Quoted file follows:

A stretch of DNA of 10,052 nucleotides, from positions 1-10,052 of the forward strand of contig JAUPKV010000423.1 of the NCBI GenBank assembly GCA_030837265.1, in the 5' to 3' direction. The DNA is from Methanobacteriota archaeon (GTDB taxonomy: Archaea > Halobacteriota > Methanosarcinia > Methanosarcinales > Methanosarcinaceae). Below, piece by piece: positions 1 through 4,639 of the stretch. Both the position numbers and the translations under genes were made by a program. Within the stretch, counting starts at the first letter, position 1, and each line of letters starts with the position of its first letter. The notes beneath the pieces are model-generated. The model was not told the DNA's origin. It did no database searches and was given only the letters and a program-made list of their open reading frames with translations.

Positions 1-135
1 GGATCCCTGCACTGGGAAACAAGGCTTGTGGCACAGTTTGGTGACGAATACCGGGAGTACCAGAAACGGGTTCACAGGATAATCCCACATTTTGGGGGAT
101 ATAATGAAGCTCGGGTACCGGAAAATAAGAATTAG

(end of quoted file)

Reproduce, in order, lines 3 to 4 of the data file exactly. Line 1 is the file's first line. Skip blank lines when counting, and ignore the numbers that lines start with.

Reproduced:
1 GGATCCCTGCACTGGGAAACAAGGCTTGTGGCACAGTTTGGTGACGAATACCGGGAGTACCAGAAACGGGTTCACAGGATAATCCCACATTTTGGGGGAT
101 ATAATGAAGCTCGGGTACCGGAAAATAAGAATTAG